Americans want smaller, less intrusive government. Everyone knows that. But when you ask specific questions about how to make government smaller, the answers will surprise.
For all the social-media growling about welfare, even a majority of Republicans don’t believe in cutting the program. There’s a good reason. The near-depression of 2007 impacted the entire country. With the exception of perhaps a few 1 percenters, practically everyone knows someone, or has a relative that has fallen on hard times. It is hard to vilify poor people when you know them.
Keep your government hands of my social security. That is not the motto of a confused mind. Rather, Americans seem to be confused about how government spends money, and where the money comes from. For good reason. Social Security has been, shall we say ‘borrowed from’ (robbed is more accurate) over the years to balance budgets, and for other reasons. Now, that pot of money is running out, but the program still has obligations. Republicans argue that the program is a failure. Not so. It has worked for almost 100 years. The management of Social Security has been a failure. And voters don’t seem to have any desire to end the program.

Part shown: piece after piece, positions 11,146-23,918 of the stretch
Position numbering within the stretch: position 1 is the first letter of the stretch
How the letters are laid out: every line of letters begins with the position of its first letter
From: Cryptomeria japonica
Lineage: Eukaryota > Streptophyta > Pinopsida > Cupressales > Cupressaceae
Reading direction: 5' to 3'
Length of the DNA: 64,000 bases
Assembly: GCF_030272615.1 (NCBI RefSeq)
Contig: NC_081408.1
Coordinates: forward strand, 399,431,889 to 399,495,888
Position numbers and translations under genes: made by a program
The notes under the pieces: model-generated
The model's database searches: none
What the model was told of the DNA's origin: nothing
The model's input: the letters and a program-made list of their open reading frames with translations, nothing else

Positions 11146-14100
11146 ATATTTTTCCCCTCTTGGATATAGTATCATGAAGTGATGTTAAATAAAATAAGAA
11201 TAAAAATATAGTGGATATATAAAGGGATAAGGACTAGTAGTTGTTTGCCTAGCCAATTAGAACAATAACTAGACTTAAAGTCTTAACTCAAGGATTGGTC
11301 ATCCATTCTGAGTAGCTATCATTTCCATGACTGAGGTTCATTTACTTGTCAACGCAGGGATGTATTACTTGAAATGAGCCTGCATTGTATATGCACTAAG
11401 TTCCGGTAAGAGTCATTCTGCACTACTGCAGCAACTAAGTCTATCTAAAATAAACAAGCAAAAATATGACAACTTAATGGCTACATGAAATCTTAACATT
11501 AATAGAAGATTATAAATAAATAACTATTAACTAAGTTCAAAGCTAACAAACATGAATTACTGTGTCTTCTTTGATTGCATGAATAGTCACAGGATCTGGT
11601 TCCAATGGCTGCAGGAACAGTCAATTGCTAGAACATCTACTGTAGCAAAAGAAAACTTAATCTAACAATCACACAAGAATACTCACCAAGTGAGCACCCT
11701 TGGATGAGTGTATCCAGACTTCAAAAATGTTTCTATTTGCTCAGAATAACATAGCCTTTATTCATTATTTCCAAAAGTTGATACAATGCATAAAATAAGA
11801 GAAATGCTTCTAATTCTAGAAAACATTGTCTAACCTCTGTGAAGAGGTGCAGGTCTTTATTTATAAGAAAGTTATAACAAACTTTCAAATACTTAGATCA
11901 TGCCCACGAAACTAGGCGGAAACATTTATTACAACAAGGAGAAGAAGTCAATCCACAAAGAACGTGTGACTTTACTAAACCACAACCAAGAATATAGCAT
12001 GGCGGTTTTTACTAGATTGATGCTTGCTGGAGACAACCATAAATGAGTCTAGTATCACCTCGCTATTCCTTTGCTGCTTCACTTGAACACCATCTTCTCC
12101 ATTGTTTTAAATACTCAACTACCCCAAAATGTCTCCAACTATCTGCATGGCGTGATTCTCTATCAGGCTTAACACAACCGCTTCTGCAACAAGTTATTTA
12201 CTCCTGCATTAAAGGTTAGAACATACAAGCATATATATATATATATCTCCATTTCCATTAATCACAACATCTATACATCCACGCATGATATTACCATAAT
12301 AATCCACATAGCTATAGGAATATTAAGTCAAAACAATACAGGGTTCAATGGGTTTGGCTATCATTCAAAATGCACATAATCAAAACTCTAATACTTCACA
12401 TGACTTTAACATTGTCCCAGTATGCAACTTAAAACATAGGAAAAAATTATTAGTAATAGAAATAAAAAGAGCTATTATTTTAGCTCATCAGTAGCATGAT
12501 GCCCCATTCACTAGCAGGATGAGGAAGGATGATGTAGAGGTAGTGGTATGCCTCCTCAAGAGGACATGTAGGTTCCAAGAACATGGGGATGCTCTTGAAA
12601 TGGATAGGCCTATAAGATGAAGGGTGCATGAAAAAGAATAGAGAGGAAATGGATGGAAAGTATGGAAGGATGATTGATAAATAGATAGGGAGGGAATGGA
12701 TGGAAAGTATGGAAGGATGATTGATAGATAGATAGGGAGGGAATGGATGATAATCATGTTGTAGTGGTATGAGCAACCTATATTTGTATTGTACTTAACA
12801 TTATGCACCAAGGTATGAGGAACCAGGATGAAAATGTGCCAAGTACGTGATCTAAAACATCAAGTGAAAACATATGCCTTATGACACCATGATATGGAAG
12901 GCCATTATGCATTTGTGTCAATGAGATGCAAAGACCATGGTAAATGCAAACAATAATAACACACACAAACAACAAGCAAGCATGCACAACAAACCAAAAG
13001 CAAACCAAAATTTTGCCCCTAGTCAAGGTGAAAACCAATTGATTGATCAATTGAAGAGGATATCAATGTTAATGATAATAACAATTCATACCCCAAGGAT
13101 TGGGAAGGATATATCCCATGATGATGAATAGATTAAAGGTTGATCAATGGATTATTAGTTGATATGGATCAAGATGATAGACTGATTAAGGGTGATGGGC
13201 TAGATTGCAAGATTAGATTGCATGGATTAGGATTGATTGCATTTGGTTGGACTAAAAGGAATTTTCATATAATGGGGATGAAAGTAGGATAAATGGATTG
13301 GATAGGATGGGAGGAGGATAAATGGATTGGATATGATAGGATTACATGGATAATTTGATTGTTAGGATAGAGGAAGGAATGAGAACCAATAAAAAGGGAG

What do these numbers say to the republican candidates running for office? Should they downplay some of their more aggressive stands? They don’t seem to be doing that.
— The Hill (@thehill) April 25, 2015